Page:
TMG | Chapter 1 | 3: Self Discipline Versus Simplicity

I don’t actually believe in self–discipline. I believe in creating a compelling vision, setting chunked–down goals with timelines, setting things up so that they are as easy to achieve as possible and then designing environments and support systems to ensure your success.

We have talked a bit about the compelling vision and the next thing to consider is simplicity.

The secret to financial success is to KISS (keep it simple, smarty!).

I have tried every accounting package under the sun (Microsoft Money worked for a while) but they are all just too complicated. You don’t need all that stuff! A simple Excel spreadsheet that tracks your bank account and feeds into an 18-month cashflow forecast will do the job nicely.

I have an Excel spreadsheet already set up for this purpose. If you’d like a copy then come along to The Money Gym Blog and join Money Gym Silver for the 30-day free trial, then you can download it from the Cashflow section (Module 3).

Learn how to use Excel fast. Nothing fancy, just a few simple basics. Try the tutorial, buy a book – there must be an ‘Excel for Dummies’ book - or get a local computer–savvy teenager in for a few hours to show you how to set up a simple formula to add rows of figures up, so that if you change one of the figures, the total changes.

Every week, I take my cashflow forecast, which is set up to predict my income and outgoings weekly, not monthly and I compare it to what has happened in my bank account, from a printout from my internet banking.

I bold the items that actually happened until the carried forward total matches the amount in my bank account up to that point, then I carry forward any items that I predicted but that hasn’t happened.

This feeds through into a simple set of management accounts which also tell me what my income tax provision and VAT payable should be. I move those sums into my business deposit account.

Then the next week I do the same. Don’t overcomplicate things.

This technique enables me to know the impact that every bill, every cash-point withdrawal, every amount earned, will have on my finances up to 18 months time. I can see any potential problems in plenty of time to do something about them.

And that brings financial peace of mind which is a pearl without price.

My first wealth mentor, property investor and C4 Secret Millionaire, Gill Fielding, always used to say that if your finances can’t be fitted onto a simple spreadsheet, it ain’t working. I also once worked for an entrepreneur who said that if a deal couldn’t be demonstrated on the back of a fag packet it was no good. Gill’s finances are very sophisticated in terms of ease of use and earning power but very simply laid out. Just a simple spreadsheet. Don’t make it harder for yourself – force yourself to keep it almost baby-like.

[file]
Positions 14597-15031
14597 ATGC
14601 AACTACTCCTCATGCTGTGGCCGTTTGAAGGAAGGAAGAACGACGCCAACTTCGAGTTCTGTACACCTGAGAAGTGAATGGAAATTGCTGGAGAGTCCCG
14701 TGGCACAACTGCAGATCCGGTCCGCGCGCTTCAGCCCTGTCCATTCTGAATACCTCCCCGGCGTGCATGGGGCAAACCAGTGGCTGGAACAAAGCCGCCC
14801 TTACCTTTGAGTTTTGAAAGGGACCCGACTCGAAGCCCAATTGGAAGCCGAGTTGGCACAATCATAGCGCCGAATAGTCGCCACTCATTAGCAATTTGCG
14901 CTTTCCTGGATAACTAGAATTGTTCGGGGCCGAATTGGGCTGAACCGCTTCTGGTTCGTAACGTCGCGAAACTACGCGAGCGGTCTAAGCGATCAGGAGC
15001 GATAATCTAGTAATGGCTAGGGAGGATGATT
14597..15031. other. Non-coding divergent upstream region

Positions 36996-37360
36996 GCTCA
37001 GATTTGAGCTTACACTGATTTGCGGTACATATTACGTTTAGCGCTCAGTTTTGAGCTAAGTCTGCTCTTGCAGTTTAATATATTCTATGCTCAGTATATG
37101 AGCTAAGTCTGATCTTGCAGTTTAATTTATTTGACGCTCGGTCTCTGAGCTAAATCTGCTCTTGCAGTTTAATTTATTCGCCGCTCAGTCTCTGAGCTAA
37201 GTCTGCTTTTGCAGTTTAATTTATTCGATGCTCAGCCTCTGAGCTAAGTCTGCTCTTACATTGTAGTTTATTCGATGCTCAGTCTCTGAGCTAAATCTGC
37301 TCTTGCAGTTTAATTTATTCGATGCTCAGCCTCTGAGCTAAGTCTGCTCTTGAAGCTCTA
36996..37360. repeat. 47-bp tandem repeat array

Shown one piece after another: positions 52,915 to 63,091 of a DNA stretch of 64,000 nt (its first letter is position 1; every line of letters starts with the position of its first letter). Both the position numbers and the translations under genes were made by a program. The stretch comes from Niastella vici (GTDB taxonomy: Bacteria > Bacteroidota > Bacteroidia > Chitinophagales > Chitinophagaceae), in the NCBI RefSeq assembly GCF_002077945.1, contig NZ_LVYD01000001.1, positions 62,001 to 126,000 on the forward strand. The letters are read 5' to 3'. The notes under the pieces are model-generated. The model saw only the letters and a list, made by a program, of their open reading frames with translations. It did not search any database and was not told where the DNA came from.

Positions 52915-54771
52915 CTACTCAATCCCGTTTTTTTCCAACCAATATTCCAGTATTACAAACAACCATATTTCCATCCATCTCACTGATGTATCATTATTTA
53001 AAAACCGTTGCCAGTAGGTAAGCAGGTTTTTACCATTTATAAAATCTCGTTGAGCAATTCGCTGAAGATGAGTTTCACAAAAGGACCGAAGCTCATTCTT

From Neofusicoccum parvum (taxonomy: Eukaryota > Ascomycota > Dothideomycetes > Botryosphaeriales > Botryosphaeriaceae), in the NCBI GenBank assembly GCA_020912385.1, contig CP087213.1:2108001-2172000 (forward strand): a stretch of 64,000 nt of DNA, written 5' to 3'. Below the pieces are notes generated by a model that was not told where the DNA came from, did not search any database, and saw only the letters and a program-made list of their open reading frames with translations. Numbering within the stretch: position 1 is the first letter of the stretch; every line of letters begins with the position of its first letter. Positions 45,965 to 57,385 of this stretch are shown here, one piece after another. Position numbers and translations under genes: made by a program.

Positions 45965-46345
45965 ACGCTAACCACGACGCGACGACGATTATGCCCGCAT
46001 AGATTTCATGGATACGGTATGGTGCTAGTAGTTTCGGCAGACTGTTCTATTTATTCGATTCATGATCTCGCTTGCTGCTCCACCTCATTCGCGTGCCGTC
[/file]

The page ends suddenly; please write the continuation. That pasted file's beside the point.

Pull It All Together

The oil that lubricates your money-making vehicles is information. How can you make good decisions if you don’t have all the information you need at your fingertips? Here is where we gather everything you will need into one place. Don’t worry! You don’t have to do anything with it just yet.


First of all, gather The Equipment. You will need a ring binder or two, some coloured file dividers (minimum of 5), plastic wallets to keep small items and loose sheets in, a hole punch and a stapler.

You also need three pens; black, red and blue or green. Gather everything together first, because if you need to get up from your seat for anything, you will get distracted by the kettle, the washing or the cat etc, and will lose the momentum.

Next, gather The Information. Recent bank statements, credit card statements, wage slips or sales invoices (if you are self-employed). Put Tax Stuff in a separate pile.

File the bank statements at the front section, in date order, with the oldest items at the back. Sort your Credit card statements similarly.

Next gather the information for the ‘money in’ section, wage slips or invoices. Then the ‘money out’ section. Receipts or invoices for things you buy.

How much you divide each section up is entirely up to you – again, keep it ‘big picture’ and as simple as possible to start with.

Get a printout from the bank of all current direct debits or standing orders.

That’s it for today!

Talk soon


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